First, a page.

On March 5, 2020, we participated directly in the RUMC Incident Command Center calls. Although we have several offices and facilities outside of the RUMC main campus, we generally mirror Rush's policies and procedures, given our partnerships in education, research, and philanthropy. It was clear to us even before the discontinuation of elective surgical procedures on March 18, 2020, that modification of practice patterns including social distancing were leading to substantial cancellations and rescheduling of office visits and surgical procedures. By March 19, 2020, we went from three to more than 100 providers trained on telehealth including our physical and occupational therapists. We had rescheduled all elective (“nonessential”) surgical cases until after April 15 (recently modified to May 1) and deferred all nonessential office and imaging procedures. We established a model of “telehealth first” for existing and new patients with proper screening (temperature checks, symptom assessment, and history) and social distancing measures (including the wearing of surgical masks as of March 30, 2020). We allow only direct provider-patient interactions for time-sensitive “essential” clinical issues.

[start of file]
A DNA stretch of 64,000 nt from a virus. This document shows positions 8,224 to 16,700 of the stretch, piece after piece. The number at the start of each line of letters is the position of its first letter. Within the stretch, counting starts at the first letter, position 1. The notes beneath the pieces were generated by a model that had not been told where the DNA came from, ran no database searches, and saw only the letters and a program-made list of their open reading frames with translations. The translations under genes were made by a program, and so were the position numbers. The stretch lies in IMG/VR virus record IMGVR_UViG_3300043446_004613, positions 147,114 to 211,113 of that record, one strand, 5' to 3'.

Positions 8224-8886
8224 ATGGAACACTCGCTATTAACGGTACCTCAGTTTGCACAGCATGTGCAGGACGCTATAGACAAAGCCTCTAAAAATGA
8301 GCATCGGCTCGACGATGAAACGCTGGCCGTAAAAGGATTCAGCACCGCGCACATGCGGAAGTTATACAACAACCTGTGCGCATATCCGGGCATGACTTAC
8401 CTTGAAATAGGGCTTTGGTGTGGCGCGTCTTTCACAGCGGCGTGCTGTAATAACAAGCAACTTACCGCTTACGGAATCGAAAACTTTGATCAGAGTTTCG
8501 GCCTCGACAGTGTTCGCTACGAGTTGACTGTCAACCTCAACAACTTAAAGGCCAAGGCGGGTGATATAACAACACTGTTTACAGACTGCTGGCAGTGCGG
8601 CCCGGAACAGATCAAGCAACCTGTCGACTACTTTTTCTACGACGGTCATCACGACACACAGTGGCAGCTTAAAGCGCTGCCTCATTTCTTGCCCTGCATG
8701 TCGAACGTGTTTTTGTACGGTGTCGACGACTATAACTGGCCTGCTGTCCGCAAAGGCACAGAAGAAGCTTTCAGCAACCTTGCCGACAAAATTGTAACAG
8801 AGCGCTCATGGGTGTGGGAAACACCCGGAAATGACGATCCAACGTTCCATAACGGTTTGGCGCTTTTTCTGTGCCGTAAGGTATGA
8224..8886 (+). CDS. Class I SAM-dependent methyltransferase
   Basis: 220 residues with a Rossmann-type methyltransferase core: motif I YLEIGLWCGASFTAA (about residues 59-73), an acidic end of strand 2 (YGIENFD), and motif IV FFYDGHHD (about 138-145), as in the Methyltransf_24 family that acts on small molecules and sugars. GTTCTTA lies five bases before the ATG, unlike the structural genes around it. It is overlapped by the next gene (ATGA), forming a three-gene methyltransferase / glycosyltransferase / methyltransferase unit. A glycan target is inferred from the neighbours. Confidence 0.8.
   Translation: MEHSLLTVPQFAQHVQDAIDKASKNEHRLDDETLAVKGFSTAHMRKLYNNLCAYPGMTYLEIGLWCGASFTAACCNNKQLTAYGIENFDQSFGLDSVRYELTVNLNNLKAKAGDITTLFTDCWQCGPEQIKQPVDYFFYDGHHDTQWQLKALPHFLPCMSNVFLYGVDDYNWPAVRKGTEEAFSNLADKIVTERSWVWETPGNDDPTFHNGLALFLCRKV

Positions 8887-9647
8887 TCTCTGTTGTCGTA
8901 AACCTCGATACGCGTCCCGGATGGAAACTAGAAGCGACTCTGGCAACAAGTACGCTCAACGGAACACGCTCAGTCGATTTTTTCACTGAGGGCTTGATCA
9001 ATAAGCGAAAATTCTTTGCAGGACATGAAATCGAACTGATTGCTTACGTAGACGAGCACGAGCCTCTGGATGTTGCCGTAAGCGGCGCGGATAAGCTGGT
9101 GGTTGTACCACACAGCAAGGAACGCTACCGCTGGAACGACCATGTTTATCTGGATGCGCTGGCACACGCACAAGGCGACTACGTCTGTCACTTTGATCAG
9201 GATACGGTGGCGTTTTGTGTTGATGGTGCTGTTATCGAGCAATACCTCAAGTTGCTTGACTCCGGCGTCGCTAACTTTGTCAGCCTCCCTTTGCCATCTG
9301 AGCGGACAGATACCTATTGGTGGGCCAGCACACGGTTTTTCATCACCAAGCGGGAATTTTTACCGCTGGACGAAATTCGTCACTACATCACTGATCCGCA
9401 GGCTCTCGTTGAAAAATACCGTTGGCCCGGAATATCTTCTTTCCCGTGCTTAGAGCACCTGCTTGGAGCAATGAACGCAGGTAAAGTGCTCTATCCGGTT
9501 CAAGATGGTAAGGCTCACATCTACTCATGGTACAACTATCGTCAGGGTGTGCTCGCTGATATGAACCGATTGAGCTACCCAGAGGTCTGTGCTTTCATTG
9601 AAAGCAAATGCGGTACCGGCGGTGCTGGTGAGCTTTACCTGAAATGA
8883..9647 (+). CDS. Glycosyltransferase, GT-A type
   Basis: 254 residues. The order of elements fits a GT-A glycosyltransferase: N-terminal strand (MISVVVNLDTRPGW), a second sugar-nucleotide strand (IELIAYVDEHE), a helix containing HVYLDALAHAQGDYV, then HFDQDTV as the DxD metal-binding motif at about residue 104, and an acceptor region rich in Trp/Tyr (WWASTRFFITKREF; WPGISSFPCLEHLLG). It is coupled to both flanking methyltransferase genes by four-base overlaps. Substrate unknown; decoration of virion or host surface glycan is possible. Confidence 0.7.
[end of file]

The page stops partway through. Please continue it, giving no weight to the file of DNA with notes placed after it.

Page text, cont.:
Simultaneously, we enacted a financial “austerity” plan that was immediate and deliberate, acknowledging several assumptions. We estimated that 2020 revenues in total will be annualized to 60% in 2019. We projected a revenue stream of less than 20% per month beginning in April 2020 lasting at least until August, 2020. As we upwardly flex clinical operations and provider services, we are projecting only a 60% load beginning on July 1, 2020, with no meaningful revenues until August, 2020 given historical delays in payments.
All reductions to compensation and employment were enacted to create a sustainable period of operations (with negligible anticipated revenues) while optimizing an infrastructure that will allow all to return as we resume more normal operations. The business focus shifted to cash conservation wherever possible. We reduced monthly expenses with full transparency to our vendors through deferment, abatement, and furloughing of indirect (basic operations staff) and direct staff (those assigned to specific physicians) and pooled our remaining staff to cover groups of physicians by subspecialty. We reduced clinical service operations to roughly 30% of normal with the ability to upwardly flex on demand. Partners agreed to take no salary if the real time monthly assignment of their indirect and direct costs exceeded their revenues. We agreed on individual partner maximal capital account deficits so as to avoid transferring individual partner debt among each other. Employed physicians agreed on a negligible stipend for April to be reconsidered in May.